What can I say about episode 1 of In Time With You? I’m not sure throwing around superlatives like bon bons really gets to the crux of the experience of watching this drama. It’s not merely a wonderful and excellent cinematic work, it’s genuinely introspective without being precocious, realistic without being plodding. Episode 1 toggled expertly between the past and the present, and by the end I feel like I’m already familiar with these characters.
My sole dilemma with this drama is simply that I don’t know how to “write” about it. It doesn’t lend itself to recapping, not unless I want to work my fingers to the bone translating the exquisite dialogue and describing the impeccable camera work plus the across-the-board phenomenal acting. Some dramas are meant to be watched as a group, complete with spazzing and discussions. I don’t feel that way about ITWY, a drama that makes me want to sit alone with a cup of expresso and rewatch it in peace and quiet. There is not a missed step anywhere with ITWY, a drama that doesn’t appear to have a plot, but instead simply tells a story.
What’s striking about ITWY is how immediately formed the characters are the moment you meet them. Living, breathing, three-dimensional characters that are not hand-picked to populate this drama and play a role. These are people that feel flawed, with edges, staggered baggage and subdued reactions. Nothing feel forced, everything feels slightly too real to elicit the typical broad TW-drama presentations of exaggerated characters and situations.
Ariel Lin‘s character of Chen You Qing is a very tough heroine to like, much less love. I think the irony of the title which translated to “I might not love you” is that the man who says that to her is perhaps the only man capable of loving her. That man is Lee Da Ren, played by Bolin Chen, her classmate since high school, and best friend for life. She wants to keep their relationship just the way it is, and he’s incapable of ever crossing that line despite how very obvious it is to everyone that he sees her as more than a platonic friend.
The set up is simple and age-old, but the execution feels honest and even a touch too uncomfortably real at times. You Qing’s workplace bitchy co-workers, encounter ever youthful and/or entitled people in life, the general feeling of being worn down from the adult world and missing the simplicity of a time when it was just the boys versus the girls.
I especially loved the scenes of You Qing and Da Ren in high school, with the rivalry between the boys and the girls being so awkwardly funny. I about laughed my head off during the mascot vote (the bulldog v.s the princess cat), and earlier when the boys all imagined themselves competing in the school athletic competition wearing a pink cat mascot on their athletic gear.
ITWY debuted with 1.41 in ratings, which is solid for FTV, but far below it’s main competition Office Girls, which broke 4 already by it’s 5th episode (it hit 4.16 to be specific). I believe the ratings accurately reflect the appeal of both dramas – OG is a fast and wonderfully charming work drama with all the TW-drama flourishes, while ITWY is…..not.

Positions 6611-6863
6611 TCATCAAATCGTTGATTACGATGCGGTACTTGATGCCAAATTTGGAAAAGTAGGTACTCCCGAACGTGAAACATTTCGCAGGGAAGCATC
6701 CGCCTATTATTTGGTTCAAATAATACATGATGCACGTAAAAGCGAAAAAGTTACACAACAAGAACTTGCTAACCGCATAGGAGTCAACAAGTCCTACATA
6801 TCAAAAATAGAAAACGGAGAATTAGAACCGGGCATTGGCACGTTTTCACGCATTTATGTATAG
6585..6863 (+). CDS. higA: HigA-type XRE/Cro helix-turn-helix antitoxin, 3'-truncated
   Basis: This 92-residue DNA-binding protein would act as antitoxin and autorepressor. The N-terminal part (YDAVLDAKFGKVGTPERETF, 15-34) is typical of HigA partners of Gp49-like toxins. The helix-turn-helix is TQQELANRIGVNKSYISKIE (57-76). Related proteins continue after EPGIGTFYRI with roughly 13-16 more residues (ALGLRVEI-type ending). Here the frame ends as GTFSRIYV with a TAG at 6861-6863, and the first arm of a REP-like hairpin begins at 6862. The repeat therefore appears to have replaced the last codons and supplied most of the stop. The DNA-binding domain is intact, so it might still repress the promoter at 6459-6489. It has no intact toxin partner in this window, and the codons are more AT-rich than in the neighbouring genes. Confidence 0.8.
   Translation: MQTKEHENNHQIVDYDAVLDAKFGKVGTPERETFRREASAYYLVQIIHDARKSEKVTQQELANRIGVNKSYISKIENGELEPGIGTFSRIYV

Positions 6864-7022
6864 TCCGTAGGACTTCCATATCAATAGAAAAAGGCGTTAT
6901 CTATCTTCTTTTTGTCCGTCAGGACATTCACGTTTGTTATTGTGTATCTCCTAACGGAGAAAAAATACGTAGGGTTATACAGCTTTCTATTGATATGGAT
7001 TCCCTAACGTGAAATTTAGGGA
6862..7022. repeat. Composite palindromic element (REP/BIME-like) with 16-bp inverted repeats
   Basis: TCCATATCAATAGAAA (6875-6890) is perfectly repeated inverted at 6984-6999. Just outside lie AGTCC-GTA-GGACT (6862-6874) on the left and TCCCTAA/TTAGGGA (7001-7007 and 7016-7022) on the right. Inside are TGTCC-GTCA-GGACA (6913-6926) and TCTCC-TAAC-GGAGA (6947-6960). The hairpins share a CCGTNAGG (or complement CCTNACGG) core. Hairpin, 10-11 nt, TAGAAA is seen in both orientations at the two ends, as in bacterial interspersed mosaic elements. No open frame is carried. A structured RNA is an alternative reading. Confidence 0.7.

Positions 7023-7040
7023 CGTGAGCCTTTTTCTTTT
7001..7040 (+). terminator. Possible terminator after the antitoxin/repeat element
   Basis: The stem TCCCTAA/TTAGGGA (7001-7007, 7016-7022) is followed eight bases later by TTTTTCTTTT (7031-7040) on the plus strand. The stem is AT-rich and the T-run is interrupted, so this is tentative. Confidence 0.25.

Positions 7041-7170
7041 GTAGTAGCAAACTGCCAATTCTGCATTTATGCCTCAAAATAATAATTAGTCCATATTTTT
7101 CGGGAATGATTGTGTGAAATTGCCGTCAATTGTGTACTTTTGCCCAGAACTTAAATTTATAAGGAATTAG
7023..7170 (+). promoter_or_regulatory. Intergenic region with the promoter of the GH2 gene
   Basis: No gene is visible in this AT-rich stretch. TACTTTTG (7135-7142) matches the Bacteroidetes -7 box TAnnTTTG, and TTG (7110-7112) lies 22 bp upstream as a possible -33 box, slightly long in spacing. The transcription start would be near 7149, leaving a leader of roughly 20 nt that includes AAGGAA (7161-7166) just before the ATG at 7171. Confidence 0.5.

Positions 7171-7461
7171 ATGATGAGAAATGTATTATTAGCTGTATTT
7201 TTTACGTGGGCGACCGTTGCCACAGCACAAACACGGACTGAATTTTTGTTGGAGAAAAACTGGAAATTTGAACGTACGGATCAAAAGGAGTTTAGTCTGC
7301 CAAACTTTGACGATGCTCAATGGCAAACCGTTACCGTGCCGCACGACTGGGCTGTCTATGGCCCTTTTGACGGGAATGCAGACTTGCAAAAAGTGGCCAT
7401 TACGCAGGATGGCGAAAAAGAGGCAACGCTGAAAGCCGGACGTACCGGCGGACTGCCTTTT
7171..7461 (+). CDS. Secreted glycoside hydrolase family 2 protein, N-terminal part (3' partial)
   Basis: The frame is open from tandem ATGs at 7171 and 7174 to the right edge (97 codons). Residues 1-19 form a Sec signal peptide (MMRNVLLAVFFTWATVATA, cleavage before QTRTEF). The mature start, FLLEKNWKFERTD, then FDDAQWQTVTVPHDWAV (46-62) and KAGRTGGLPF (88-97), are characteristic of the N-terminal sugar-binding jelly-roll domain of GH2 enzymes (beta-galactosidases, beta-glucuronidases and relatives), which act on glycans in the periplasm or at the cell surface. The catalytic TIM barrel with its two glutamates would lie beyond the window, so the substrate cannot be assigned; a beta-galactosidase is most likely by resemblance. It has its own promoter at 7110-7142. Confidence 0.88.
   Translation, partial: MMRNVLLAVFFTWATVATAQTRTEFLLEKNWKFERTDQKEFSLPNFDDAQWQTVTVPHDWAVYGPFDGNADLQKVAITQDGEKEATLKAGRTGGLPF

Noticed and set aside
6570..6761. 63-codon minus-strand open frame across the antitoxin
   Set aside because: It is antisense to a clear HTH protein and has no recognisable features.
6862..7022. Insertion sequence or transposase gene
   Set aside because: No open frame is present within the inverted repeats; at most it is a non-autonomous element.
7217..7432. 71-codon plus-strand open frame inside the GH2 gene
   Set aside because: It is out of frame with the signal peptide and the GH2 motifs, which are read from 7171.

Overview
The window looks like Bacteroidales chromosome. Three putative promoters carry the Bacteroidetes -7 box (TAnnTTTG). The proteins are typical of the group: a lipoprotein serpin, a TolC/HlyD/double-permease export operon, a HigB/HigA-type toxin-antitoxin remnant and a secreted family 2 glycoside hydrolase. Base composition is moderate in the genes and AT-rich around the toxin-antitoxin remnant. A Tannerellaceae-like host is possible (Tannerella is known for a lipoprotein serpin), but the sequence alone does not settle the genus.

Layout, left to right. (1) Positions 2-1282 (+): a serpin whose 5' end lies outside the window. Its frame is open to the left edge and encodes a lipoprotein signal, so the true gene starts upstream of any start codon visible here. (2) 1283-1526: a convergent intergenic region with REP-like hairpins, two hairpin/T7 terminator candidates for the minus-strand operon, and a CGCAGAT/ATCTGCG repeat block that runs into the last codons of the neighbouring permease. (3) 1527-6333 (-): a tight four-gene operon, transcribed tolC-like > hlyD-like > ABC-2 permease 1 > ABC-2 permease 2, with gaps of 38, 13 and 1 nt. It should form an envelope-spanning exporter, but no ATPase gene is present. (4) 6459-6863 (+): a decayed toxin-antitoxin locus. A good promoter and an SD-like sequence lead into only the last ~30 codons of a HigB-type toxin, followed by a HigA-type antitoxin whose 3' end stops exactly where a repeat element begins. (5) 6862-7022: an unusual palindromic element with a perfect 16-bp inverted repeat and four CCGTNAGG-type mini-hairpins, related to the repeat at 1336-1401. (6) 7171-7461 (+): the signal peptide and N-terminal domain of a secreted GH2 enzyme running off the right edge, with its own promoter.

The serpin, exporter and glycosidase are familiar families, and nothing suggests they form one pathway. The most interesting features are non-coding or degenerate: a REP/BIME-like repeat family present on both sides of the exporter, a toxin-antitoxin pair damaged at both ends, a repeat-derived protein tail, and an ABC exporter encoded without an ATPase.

The pace of this drama is very measured, not slow per se, but very steady and melancholy almost. Watching the drama, I come away not wondering what happened or what’s going to happen, but instead just absorbing who these people are and how they interact with each other. I love how the drama spent an entire episode setting up You Qing and Da Ren’s lives, saving their first face-to-face interaction for the end of the episode.
In many ways this drama has shades of Goodbye Solo, with people who talk like real people, and their stories being really so mundane and ordinary, but made interesting because of how it’s presented. Not much happened in the way of plot in episode 1, which had You Qing waking up to her 30th birthday and ending with her coming home after a very long day complete with fears of time chasing her and worries that she’s too old to change her personality and get a guy who will love her for who she is, warts and all.
I feel so honored to be watching Director Winnie‘s talented and seemingly effortless camera work paired with this rich story as acted by a superb cast. Even relative newbie Jassie Chen is quite solid as the airline intern who has a crush on Da Ren. The drama looks pretty but not overly glossy, striking the right balance of visual intrigue with a touch of worn comfort.
Ariel really is head and shoulders at the top of her class amongst TW-actresses. Watching her onscreen, she IS You Qing, all arrogance masking insecurity, much too honest, and afraid of failure in life and love yet unable to judge her own faults. Bolin is easing himself into the role, and so far he’s nailing his 17 year old self better than his adult incarnation. This drama manages to capture the mood and concerns of being either 17 and 30 perfectly, and it’s easy to see why 17 year old You Qing and Da Ren grew up to be who they are now at 30.
If it seems like I’m not as enthusiastic about ITWY as some other dramas I’ve loved recently, it’s simply because ITWY elicits a different emotion of love from me. It doesn’t make me giddy or frantic with want, it doesn’t make me chafing to talk it about, it simply makes me want to savor and cherish it. I’ve compared this drama to reading a novella, but perhaps the better description is that it’s a collection of short stories about a group of people. They live their lives, fall in and out of love, their friendships ebb and flow, and along the way certain moments are captured in writing, like snapshots in a photo album. And watching the drama is like flipping through the photo album of their (and triggering memories of our own) lives. It’s not suited to talk about, but I highly recommend watching this drama for yourself if the story or the actors appeal to you. You won’t be disappointed.